A couple of the comments on my recent post about project management indicated that some people would like to read more about the topic. Eventually, I'll write a post about how I got into the field, but I don't have time to do that tonight. So instead, I'll give you a short list of things other people have written about project management that I like.
First, Atul Gawande's The Checklist Manifesto is probably the best explanation I've ever read of why we need project management- even though most of the book isn't explicitly about the topic. However, one of the most important aspects of project management is making sure that teams don't forget to do things, and that topic is discussed at length in The Checklist Manifesto. As an added bonus, it will make you feel better about being the sort of person who writes a lot of lists.
For the actual nuts and bolts of project management, my favorite book is The Art of Project Management, by Scott Berkun. It is written for software projects, but I think people who are running other types of projects will probably pick up some good ideas from it.
I also like some of the management-centric posts on the Rands in Repose blog. Again, though, this has a software focus.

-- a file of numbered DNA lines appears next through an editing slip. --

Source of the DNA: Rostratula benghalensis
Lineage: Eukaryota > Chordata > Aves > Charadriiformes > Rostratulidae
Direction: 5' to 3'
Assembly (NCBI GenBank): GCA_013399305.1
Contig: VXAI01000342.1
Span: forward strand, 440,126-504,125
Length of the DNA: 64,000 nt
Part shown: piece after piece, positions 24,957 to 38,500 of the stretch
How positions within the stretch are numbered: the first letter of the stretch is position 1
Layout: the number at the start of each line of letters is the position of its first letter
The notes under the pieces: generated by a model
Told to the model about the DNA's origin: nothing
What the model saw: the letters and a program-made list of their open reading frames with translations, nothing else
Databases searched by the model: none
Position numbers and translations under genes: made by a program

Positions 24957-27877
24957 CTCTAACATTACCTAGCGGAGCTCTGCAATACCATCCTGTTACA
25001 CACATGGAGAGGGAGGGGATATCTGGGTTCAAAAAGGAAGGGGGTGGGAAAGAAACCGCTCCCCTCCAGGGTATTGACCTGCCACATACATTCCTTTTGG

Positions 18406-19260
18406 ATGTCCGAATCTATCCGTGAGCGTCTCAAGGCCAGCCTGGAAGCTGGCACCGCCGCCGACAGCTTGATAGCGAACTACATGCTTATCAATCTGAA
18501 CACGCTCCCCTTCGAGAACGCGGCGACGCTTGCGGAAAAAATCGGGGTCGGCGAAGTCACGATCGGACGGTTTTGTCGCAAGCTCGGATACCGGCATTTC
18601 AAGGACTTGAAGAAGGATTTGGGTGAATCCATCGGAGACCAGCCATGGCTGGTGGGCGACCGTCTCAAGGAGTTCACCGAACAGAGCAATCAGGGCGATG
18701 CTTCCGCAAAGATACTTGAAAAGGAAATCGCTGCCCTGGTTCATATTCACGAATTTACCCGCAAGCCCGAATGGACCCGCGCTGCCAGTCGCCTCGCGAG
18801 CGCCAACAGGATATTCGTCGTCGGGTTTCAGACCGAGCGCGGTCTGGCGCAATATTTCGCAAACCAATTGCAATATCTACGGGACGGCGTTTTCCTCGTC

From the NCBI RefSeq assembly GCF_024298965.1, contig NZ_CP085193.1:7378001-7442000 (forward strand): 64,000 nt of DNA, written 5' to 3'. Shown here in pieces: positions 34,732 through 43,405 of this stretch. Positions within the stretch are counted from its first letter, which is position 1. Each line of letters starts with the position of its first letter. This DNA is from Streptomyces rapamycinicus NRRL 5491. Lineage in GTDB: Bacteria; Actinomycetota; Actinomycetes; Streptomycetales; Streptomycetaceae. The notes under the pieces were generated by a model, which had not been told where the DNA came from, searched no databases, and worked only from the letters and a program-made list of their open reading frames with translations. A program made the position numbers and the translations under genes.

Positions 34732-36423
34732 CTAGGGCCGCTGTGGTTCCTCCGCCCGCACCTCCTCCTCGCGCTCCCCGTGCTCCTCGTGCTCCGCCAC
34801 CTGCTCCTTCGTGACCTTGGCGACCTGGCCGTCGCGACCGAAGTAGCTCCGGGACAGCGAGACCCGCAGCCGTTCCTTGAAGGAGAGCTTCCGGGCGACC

I don't find the PMP (Project Management Professional) materials particularly useful for day to day project management on the types of projects I run. However, if you're interested in managing projects for a government contractor or a large pharmaceutical company, you'll probably need to get PMP certified. To be fair, there are some concepts in there that you could argue I use- but I would argue back that I was doing those things before I'd ever heard about PMP. (I am not PMP certified, but I have taken training classes that aim to prepare students for getting the certification.) I have no specific recommendations for PMP materials, but there are lots of them.
Finally, I have always argued that some aspects of parenting have a lot in common with project management- in both cases, you're trying to get people to do things on your schedule, and frankly, some of my past colleagues were about as easy to argue with as my two year old. And apparently, I am not the only one who sees the similarity between parenting and project management. So you could also read some parenting books... And all joking aside, I think Faber and Mazlish's classic Siblings Without Rivalry is one of the most useful management books I've ever read. Replace "siblings" with "team members" and you're good to go!